May 2002


I would like to agree with Ann L. Sanders’ February letter about truckers urinating in truck stop and rest area parking lots. I have driven for 37 years, and my wife has driven with me for about four years. The stench of urine in some parking lots is more than we can take, and I have even hauled cattle.

We see baggies with urine in them just thrown out of trucks as drivers leave. If a driver is so lazy that he cannot walk 20 steps to throw his trash into a receptacle, he has no business on the road. We all need exercise after sitting behind the wheel.
We want respect, so let’s earn it. Mother does not follow you around anymore. One of these days we will be paying to park because the truck stops will need to hire help to pick up after you.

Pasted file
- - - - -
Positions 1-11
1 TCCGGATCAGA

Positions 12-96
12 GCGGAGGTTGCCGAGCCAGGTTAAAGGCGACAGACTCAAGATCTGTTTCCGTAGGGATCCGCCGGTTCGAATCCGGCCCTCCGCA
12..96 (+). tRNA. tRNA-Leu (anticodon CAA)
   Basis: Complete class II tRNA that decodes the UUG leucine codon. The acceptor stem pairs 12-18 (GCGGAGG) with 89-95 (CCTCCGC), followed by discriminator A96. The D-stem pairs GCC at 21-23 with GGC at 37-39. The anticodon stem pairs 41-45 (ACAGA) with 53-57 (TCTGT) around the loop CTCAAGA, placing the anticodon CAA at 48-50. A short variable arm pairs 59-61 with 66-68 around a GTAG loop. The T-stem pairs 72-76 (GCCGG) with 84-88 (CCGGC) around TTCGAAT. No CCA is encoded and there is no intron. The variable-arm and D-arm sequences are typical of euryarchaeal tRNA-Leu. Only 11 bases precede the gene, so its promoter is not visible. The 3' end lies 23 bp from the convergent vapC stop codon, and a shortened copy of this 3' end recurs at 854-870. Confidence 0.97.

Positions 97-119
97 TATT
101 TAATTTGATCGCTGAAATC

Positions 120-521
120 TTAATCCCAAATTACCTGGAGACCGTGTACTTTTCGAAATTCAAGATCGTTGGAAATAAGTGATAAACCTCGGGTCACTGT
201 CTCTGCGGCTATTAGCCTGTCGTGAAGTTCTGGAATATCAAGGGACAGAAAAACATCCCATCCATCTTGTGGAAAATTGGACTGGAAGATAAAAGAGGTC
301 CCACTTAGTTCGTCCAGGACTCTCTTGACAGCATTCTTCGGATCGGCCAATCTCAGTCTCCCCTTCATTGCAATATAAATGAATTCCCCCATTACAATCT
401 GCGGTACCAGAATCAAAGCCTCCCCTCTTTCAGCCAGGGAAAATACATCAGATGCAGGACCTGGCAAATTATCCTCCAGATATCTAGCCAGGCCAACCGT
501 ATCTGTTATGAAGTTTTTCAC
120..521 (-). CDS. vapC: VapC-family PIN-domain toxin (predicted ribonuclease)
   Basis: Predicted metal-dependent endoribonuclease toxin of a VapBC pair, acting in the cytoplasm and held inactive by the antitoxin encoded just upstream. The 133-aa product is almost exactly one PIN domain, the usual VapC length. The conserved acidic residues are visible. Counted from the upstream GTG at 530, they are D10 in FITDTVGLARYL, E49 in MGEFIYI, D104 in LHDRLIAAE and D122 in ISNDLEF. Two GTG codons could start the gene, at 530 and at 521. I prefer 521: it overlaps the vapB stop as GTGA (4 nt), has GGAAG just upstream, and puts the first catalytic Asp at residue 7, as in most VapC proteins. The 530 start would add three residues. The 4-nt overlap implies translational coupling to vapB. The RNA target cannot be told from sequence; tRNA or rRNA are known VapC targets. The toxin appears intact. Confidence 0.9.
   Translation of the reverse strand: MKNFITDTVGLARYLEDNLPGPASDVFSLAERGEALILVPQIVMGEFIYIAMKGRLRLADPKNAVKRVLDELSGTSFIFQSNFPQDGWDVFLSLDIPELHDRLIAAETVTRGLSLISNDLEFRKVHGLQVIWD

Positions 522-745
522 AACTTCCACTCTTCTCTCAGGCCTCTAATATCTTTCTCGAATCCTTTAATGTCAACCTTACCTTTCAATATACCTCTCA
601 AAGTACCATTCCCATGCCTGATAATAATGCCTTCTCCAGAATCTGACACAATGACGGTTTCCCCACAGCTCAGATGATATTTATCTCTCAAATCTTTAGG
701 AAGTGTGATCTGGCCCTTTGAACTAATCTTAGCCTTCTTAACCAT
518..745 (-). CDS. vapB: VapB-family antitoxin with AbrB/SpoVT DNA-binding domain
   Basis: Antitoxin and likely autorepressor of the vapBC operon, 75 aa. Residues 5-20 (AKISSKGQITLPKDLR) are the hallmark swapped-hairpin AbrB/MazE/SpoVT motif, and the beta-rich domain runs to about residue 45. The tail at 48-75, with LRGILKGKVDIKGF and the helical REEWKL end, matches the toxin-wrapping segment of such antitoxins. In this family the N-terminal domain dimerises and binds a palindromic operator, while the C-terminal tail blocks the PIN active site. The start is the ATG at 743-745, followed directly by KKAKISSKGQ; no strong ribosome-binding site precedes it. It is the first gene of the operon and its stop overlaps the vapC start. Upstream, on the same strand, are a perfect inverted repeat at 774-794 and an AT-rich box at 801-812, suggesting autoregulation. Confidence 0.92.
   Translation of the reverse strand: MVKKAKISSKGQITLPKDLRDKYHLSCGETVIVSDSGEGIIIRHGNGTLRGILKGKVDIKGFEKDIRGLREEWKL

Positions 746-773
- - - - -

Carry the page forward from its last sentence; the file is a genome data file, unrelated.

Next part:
Jim Berry
Byron, Okla.


I am a 50-year-old driver who recently left the ranks of one of the largest transportation firms in the United States because of the loading and unloading issue. I was then amused to get home and find the article written by Andy Duncan in the March issue regarding this subject [“Taking Your Lumps”].

Sometimes I wonder about the collective intelligence of the trucking community. Commerce and industry could be crippled in one day of truck shutdowns, and yet we seem to plod along in false allegiance to these companies that require drivers to unload. How is it that shippers and consignees can wield such authority that they can usurp federal code?

Ken Whitford
Apple Valley, Calif.


My father retired from a career as a truck driver after more than 3 million miles. I also have my CDL and drive enough to appreciate what over-the-road drivers have to put up with on a regular basis. We enjoy your publication and the information it provides. My son, who is 5, likes to look at the pictures. Keep up the good work!

James Didawick
Woodstock, Va.